Italy has recorded 100,000 coronavirus deaths, a year after it became the first western country to impose a total lockdown, and is facing a third wave of the pandemic as it lags behind in the vaccination programme, along with much of Europe.
Cases have been rising across the country for the past six weeks, exceeding 25,000 a day, and in the majority of the country’s regions hospitals and intensive care units are already overloaded. Shops, restaurants and schools will be closed across most of Italy on Monday. The extra restrictions will last until Easter, April 3-5, and over the Easter weekend the whole country would be turned into the high-risk “red zone”.
Italy was a barometer for the rest of Europe in the first wave and there are signs that a number of other countries are showing worrying increases in cases at a time when there should be a start to a seasonal decrease in numbers.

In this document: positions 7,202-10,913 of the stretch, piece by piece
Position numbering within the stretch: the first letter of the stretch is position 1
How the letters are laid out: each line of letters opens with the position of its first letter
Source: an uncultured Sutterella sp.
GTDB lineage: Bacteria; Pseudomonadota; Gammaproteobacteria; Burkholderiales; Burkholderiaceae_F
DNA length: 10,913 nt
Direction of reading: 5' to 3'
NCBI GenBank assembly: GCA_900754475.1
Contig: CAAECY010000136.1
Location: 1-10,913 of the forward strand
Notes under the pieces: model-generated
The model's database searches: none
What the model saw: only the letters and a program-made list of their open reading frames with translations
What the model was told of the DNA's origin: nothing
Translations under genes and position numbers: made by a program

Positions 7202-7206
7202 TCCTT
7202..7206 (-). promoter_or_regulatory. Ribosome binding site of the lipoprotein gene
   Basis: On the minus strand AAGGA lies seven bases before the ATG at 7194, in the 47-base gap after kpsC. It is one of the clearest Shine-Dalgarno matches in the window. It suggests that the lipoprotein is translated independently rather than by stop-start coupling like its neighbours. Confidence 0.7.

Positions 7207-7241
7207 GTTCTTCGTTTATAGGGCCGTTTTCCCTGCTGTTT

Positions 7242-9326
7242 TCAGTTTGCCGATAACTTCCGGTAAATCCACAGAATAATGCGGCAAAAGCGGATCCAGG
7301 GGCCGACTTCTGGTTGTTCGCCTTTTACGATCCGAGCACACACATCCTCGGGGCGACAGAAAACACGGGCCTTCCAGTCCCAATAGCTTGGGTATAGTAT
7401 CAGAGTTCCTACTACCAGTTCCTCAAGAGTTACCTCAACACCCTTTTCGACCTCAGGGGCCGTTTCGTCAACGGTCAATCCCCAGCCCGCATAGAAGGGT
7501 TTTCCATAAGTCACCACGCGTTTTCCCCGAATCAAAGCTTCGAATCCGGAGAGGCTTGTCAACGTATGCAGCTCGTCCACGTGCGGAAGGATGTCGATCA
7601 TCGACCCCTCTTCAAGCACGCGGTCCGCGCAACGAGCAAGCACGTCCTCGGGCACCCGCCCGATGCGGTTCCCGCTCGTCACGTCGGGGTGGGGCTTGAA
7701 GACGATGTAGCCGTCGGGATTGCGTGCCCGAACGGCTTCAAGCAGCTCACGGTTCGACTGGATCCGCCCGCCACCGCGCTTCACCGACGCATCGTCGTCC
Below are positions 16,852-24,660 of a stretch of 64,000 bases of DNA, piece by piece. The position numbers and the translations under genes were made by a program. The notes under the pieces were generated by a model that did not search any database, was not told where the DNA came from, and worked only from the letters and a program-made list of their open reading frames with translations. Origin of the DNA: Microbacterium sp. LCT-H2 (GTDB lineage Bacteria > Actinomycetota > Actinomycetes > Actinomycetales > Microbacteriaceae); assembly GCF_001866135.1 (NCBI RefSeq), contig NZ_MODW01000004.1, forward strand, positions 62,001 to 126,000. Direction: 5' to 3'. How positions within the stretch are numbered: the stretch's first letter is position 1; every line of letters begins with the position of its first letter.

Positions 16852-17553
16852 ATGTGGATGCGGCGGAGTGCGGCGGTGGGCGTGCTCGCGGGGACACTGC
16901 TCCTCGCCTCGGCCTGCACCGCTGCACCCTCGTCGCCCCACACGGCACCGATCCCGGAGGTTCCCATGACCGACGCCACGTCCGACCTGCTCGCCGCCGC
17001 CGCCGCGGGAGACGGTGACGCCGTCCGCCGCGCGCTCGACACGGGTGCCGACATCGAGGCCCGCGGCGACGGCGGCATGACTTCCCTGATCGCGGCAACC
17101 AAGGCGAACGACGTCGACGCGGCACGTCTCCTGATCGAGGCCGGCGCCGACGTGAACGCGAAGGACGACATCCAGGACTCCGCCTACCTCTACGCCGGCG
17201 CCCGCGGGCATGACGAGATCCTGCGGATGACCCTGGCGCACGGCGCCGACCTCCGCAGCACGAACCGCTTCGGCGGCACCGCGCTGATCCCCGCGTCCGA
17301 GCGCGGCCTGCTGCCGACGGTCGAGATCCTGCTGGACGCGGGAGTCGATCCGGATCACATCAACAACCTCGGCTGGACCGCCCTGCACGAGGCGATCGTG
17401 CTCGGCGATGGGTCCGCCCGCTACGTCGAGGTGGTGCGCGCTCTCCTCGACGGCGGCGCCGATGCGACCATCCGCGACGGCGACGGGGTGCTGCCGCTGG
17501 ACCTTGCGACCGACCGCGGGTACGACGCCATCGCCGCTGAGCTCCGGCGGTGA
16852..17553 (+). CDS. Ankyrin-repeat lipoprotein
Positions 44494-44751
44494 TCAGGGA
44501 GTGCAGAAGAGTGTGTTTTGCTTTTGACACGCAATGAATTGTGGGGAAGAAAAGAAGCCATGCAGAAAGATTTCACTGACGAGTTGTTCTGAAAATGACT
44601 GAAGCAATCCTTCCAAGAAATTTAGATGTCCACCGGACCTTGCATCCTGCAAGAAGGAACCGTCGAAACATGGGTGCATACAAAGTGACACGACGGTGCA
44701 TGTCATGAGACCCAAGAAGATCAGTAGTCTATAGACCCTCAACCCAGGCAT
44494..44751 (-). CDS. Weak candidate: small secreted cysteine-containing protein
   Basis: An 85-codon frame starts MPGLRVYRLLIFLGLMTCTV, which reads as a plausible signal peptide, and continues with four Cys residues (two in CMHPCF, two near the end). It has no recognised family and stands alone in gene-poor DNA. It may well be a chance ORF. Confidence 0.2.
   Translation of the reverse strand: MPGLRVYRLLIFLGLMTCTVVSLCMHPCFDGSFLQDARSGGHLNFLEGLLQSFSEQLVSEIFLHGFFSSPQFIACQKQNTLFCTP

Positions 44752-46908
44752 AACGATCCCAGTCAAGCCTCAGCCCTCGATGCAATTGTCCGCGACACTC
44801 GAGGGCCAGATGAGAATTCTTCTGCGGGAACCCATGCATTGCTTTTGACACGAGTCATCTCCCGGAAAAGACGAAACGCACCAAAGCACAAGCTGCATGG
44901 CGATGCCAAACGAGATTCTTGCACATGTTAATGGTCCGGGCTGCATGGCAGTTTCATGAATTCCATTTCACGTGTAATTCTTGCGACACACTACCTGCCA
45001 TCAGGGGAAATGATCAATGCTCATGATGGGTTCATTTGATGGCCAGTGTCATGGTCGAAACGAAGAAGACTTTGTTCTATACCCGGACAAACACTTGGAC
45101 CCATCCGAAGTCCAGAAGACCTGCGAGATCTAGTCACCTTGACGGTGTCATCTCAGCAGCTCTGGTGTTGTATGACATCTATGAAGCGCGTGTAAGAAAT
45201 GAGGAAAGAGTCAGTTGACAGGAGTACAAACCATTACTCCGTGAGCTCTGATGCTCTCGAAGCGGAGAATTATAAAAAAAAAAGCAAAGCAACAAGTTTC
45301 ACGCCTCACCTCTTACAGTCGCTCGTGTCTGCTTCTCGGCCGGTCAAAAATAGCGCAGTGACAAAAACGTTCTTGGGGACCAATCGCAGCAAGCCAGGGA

- Poland registered nearly 21,049 new daily cases on Saturday – the highest number since November
- Germany reported a rapid rise in infections among schoolchildren, with new Covid variants blamed
- In France, the number of patients in intensive care units exceeded 4,000 – the highest figure for more than three months. Some patients are being flown across the country to find available beds. The government has not ruled out more regional lockdowns
- Slovakia and the Czech Republic were hit by government crises over buying non-EU approved vaccines. The Czeck Republic currently has the highest infection rate in the EU, according to the European Centre for Disease Prevention and Control. The nation of 10.7 million has had more than 1.3 million confirmed cases with 22,280 deaths.
- One Czech immunologist has claimed so many people have been infected, perhaps as many as 45%, that the Czech population is on the brink of achieving herd immunity, with barely any help from vaccines.
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